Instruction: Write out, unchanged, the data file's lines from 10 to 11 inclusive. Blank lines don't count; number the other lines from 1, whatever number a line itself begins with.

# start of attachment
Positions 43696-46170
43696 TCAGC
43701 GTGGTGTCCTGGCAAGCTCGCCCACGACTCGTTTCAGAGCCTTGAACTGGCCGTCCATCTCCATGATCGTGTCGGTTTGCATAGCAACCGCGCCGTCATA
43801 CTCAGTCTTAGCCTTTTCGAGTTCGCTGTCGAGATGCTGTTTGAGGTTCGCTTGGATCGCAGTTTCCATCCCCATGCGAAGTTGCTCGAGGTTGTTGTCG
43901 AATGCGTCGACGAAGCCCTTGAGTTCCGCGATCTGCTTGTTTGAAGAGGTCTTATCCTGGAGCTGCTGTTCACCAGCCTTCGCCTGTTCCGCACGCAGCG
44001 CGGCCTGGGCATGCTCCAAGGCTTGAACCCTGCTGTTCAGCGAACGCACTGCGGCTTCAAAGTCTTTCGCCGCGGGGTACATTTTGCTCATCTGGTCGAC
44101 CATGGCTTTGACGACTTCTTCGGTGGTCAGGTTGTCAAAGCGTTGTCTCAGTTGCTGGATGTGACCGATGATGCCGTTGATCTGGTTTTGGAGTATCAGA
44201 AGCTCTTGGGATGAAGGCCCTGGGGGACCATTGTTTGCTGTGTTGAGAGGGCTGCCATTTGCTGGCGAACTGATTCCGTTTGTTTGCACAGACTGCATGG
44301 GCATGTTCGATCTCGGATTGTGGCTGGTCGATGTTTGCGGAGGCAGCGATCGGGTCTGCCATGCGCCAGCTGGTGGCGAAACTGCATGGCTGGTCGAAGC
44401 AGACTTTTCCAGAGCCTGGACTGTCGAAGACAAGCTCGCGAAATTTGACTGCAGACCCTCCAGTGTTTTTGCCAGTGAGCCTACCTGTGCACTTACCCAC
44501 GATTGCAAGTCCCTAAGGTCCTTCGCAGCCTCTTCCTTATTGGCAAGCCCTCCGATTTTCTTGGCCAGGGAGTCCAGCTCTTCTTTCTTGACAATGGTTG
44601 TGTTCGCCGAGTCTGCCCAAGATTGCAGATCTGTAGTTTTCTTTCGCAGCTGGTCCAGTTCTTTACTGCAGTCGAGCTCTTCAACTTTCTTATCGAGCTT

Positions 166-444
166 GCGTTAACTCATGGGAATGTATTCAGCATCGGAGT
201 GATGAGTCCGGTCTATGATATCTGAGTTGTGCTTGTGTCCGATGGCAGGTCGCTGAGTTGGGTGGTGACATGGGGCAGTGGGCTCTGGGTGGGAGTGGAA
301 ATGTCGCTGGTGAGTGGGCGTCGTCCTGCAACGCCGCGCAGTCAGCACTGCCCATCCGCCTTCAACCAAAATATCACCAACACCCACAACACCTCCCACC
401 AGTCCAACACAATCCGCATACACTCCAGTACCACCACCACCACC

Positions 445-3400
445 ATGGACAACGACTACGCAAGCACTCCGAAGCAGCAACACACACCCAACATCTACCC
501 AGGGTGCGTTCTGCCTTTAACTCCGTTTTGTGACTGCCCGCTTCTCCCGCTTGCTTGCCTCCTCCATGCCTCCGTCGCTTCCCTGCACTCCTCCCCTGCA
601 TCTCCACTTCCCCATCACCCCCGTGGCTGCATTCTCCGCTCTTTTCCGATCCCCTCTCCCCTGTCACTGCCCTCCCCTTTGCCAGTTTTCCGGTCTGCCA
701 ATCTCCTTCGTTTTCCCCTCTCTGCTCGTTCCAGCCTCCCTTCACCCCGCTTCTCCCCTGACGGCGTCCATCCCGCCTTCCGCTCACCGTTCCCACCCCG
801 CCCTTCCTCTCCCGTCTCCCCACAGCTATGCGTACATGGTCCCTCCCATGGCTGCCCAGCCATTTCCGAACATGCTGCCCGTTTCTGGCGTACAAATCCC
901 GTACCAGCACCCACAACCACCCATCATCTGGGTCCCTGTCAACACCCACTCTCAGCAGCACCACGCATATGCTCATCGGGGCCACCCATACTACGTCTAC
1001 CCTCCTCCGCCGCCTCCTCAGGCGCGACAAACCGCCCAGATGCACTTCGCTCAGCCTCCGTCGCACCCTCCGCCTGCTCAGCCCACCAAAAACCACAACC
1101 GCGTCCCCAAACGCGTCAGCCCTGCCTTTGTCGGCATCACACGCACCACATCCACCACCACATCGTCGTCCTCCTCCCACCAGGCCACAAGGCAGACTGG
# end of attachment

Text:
44401 AGACTTTTCCAGAGCCTGGACTGTCGAAGACAAGCTCGCGAAATTTGACTGCAGACCCTCCAGTGTTTTTGCCAGTGAGCCTACCTGTGCACTTACCCAC
44501 GATTGCAAGTCCCTAAGGTCCTTCGCAGCCTCTTCCTTATTGGCAAGCCCTCCGATTTTCTTGGCCAGGGAGTCCAGCTCTTCTTTCTTGACAATGGTTG